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The process is called parbuckling, an old-fashioned way to get ships upright, says Mr Lacey.
Doing this involves an old-fashioned process called parbuckling, in which barges with huge winches crank the ship into position, bit by bit.
I even contrived to take our tube-boat to pieces and stow her away below, though the tubes gave me some trouble in getting them inboard; but I managed this at last by parbuckling them up over the side with the aid of the throat-halliards.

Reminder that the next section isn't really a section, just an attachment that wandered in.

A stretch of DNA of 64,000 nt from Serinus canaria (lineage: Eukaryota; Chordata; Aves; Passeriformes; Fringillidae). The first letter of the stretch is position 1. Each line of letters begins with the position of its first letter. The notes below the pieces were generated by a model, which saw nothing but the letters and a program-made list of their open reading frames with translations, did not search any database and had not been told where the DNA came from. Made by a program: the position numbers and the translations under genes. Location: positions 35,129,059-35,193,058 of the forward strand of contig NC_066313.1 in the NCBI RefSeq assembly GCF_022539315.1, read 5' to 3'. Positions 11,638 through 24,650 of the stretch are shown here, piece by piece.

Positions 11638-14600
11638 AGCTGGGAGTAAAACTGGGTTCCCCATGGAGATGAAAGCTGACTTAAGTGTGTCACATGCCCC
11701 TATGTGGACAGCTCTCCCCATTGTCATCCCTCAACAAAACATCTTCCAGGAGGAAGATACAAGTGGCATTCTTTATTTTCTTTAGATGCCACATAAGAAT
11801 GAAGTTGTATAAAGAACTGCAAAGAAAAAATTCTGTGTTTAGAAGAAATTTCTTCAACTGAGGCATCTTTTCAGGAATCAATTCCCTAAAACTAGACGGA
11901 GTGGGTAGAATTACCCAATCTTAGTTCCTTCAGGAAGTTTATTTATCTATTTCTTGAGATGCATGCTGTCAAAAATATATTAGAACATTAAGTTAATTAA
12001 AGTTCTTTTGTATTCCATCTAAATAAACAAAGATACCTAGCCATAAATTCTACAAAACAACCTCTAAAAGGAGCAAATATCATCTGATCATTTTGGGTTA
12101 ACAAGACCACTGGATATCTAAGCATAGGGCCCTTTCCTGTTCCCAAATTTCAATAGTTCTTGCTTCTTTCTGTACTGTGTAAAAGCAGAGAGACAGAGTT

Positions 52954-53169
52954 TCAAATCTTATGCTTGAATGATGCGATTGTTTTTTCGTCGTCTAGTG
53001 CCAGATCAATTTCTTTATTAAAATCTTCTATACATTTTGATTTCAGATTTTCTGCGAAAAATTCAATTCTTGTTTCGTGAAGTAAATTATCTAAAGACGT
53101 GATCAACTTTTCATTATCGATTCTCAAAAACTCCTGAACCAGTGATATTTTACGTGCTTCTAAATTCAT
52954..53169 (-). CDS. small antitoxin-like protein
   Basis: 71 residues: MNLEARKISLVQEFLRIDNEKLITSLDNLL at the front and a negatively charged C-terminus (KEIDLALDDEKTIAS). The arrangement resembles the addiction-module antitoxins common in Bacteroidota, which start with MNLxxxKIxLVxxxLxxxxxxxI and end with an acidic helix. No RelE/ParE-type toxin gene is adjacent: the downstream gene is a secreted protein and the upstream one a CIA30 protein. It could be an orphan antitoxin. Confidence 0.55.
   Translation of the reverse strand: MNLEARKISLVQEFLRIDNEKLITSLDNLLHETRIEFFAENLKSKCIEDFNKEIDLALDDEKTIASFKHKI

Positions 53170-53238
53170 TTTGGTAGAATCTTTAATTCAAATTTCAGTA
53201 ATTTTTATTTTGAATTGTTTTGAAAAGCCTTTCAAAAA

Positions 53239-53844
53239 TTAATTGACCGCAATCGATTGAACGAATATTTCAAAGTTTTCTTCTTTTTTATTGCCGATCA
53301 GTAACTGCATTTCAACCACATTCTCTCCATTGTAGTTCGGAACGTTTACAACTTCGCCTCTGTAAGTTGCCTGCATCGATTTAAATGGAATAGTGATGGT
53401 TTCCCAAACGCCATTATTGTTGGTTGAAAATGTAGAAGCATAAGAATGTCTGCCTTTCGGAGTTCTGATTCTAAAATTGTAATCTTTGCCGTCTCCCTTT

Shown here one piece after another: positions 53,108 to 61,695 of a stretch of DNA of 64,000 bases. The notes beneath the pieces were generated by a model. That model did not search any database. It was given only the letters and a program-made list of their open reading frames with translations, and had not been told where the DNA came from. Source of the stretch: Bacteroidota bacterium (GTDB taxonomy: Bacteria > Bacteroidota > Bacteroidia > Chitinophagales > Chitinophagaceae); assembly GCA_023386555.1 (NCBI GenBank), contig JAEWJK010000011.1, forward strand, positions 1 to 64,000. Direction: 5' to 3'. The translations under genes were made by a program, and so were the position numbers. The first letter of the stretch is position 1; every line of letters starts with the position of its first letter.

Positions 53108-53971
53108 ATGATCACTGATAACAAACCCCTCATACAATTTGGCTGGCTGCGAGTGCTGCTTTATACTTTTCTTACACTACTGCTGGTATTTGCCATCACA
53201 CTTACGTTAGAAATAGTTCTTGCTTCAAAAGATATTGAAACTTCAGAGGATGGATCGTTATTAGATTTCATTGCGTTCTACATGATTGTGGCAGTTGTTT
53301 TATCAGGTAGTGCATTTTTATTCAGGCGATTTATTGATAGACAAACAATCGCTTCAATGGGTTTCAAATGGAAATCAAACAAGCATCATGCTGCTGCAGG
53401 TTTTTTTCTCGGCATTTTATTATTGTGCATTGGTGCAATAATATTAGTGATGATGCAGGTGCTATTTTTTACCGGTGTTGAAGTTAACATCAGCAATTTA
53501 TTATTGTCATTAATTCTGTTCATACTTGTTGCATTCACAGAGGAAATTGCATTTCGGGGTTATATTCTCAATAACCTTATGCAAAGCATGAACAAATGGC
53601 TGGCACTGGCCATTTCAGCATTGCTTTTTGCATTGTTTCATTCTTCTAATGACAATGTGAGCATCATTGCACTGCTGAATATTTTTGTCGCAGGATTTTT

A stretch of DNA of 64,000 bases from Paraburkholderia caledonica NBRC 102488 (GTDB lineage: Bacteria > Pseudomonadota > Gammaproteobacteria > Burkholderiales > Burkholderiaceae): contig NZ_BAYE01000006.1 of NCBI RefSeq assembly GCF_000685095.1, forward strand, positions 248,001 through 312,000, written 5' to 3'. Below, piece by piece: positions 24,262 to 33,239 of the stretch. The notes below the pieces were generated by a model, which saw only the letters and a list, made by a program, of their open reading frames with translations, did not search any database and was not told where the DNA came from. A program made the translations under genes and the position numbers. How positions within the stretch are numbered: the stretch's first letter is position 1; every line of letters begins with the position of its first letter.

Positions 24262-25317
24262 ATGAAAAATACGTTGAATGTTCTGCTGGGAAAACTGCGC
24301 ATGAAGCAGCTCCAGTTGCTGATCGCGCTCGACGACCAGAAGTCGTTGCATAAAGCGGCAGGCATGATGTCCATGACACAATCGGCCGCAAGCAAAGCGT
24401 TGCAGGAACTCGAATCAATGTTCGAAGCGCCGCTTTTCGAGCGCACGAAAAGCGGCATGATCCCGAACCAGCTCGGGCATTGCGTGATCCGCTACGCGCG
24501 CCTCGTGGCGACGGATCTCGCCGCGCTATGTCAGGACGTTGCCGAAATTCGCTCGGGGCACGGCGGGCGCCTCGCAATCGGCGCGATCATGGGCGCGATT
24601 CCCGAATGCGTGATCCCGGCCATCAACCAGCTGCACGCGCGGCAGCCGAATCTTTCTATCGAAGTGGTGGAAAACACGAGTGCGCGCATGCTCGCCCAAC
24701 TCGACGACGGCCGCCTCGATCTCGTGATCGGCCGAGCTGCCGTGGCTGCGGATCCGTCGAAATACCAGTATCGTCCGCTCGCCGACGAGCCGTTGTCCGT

In these cases, parbuckling doubles the ease of rolling them; one or more ropes have one of each of their ends made fast in the direction to which the log has to be rolled, while the other is carried underneath the log, round it, and back again.
To drop joking, all of us new hands were taught our work as well as sailors could teach us, which was so effectually done that what we once learnt we never forgot; this work being to treat ropes and rigging as if they were reasoning and responsible beings, and to be capable of making fast or letting loose, whensoever it so pleased us, anything under the sun, from knotting a reef point to parbuckling a cask -- a dodge by which,